Despite tough economic times, the Republican governor is also proposing increased spending for public schools and a package of tax breaks for businesses. DFL leaders say they want to work with Pawlenty, but they're concerned about the potential impact of some of his proposed cuts.
Under Governor Pawlenty's $33.6 billion budget, state spending would drop more than 2 percent, or $750 million. The hardest hit spending areas include aid to cities and counties, higher education and health and welfare programs. An estimated 84,000 people would lose eligibility for state-subsidized health care over the next two years, but the governor says his plan would protect eligibility for children. Pawlenty said he built the spending plan based on what he views as state government's priorities.
"We identified those things that we thought were most important to the strategic future of the state of Minnesota and made sure that our commitments to them were either maintained or improved," Pawlenty said. "And then [we] moved down the list into things that we thought were less strategically important or out of alignment or benefited from significant increases in the not too distant past."
Pawlenty is also proposing a package of tax breaks for businesses, including a cut in the corporate tax rate, to try to jumpstart the state economy and grow jobs. His budget preserves funding for veterans programs and public safety and increases spending for K-12 education. While House Democrats are pushing for an overall increase in the state's school funding formula, Pawlenty ties his increase to school districts that raise student achievement.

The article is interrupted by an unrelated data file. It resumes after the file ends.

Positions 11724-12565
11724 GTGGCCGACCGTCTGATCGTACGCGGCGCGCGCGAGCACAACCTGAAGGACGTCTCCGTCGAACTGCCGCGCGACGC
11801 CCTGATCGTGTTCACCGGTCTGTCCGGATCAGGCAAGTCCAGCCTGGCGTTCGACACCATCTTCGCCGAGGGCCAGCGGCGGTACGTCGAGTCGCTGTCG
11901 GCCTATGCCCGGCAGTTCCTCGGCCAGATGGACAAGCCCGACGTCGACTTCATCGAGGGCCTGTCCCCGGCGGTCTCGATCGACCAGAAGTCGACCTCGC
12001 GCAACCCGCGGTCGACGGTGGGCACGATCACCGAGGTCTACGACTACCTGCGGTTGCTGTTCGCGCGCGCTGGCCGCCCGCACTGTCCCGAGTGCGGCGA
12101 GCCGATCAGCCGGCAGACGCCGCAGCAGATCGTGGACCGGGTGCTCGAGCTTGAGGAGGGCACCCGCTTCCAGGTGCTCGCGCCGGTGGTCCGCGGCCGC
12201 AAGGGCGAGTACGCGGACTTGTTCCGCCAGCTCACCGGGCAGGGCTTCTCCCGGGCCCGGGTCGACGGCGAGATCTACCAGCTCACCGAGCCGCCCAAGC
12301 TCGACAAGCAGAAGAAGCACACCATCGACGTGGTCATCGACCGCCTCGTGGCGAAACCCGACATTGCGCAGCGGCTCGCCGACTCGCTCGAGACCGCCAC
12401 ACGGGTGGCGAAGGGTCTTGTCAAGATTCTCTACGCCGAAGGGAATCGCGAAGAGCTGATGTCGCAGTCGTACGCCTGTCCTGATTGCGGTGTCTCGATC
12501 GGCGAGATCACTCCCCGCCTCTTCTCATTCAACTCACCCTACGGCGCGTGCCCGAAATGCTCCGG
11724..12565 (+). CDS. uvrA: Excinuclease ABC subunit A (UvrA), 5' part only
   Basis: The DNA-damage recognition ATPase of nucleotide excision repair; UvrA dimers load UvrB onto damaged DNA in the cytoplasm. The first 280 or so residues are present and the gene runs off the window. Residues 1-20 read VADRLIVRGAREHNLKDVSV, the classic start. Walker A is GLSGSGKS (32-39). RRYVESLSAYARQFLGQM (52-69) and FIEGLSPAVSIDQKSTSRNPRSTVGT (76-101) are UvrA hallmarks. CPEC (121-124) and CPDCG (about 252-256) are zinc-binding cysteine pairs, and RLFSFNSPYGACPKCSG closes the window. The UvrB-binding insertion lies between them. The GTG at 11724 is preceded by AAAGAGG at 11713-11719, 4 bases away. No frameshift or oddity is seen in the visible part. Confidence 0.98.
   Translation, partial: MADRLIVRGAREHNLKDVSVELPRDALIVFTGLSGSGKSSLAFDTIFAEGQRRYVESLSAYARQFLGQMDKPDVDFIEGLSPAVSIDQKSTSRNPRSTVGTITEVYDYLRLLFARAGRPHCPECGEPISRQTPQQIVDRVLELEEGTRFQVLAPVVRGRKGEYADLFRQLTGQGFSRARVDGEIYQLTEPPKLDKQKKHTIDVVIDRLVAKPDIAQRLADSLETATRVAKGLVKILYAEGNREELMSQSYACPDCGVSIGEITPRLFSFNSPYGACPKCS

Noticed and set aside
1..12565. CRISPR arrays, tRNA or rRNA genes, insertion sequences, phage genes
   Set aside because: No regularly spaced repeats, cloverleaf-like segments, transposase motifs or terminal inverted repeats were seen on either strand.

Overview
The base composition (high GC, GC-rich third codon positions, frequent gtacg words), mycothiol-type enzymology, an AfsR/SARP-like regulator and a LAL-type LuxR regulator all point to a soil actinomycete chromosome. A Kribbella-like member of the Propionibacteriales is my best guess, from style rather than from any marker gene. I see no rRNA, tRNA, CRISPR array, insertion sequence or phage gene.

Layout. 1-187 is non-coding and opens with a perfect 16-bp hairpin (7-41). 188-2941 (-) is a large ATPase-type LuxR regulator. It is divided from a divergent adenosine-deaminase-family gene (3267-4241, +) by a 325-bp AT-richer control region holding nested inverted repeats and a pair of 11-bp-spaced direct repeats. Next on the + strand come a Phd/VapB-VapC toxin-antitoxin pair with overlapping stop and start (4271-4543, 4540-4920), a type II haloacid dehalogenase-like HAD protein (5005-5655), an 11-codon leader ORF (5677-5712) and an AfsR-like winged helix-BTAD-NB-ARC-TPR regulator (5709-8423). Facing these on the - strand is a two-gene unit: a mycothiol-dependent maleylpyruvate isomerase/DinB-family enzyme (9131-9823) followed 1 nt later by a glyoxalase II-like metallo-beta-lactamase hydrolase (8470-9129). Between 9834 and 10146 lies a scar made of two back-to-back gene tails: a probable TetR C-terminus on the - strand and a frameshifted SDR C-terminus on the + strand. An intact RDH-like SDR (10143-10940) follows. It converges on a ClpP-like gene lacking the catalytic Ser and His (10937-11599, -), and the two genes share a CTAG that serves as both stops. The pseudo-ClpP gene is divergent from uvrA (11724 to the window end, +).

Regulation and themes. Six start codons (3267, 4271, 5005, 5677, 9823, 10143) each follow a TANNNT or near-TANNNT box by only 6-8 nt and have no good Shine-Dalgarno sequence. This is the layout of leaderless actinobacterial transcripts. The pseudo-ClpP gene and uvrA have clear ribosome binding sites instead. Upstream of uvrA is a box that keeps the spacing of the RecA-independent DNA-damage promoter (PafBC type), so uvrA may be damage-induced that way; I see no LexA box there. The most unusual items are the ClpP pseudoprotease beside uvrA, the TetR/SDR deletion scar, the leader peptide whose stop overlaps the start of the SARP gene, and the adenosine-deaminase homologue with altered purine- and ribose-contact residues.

"That would be the real miracle in Minnesota, to actually have a system that's accountable, that's transparent and puts kids first and student learning first instead of worrying about the vagaries of a formula that almost nobody can understand," Pawlenty said.
Pawlenty also proposes a wage freeze for all public sector employees. Pawlenty said he does not favor layoffs of state employees as a way to cut costs, saying layoffs would only make the unemployment picture worse.
A bigger help, Pawlenty says, would be to freeze the wages of all public sector workers, including those who work in state and local levels of government, and in public education. That toals about 390,000 people. Pawlenty says freezing teacher salaries, for example, would help school districts cope with budget problems.
"Most school distrcts will tell you that if they could get a wage freeze for their staff and a benefit freeze for their staff, even with a modest increase or no increase, they could still do pretty well in the coming year or two," said Pawlenty. "The thing that drives the spending train for most local units of government, particularly school districts, is staff costs."
The governor's proposal includes relatively small cuts to agencies that oversee the environment and natural resources. The Department of Natural Resources would take a 5 percent reduction in general fund money, or about $5 million.
The DNR says it will look for $2 million in savings in facilities around the state, possibly by closing some offices, and it will charge more for crossing state land for power lines, roads, etc.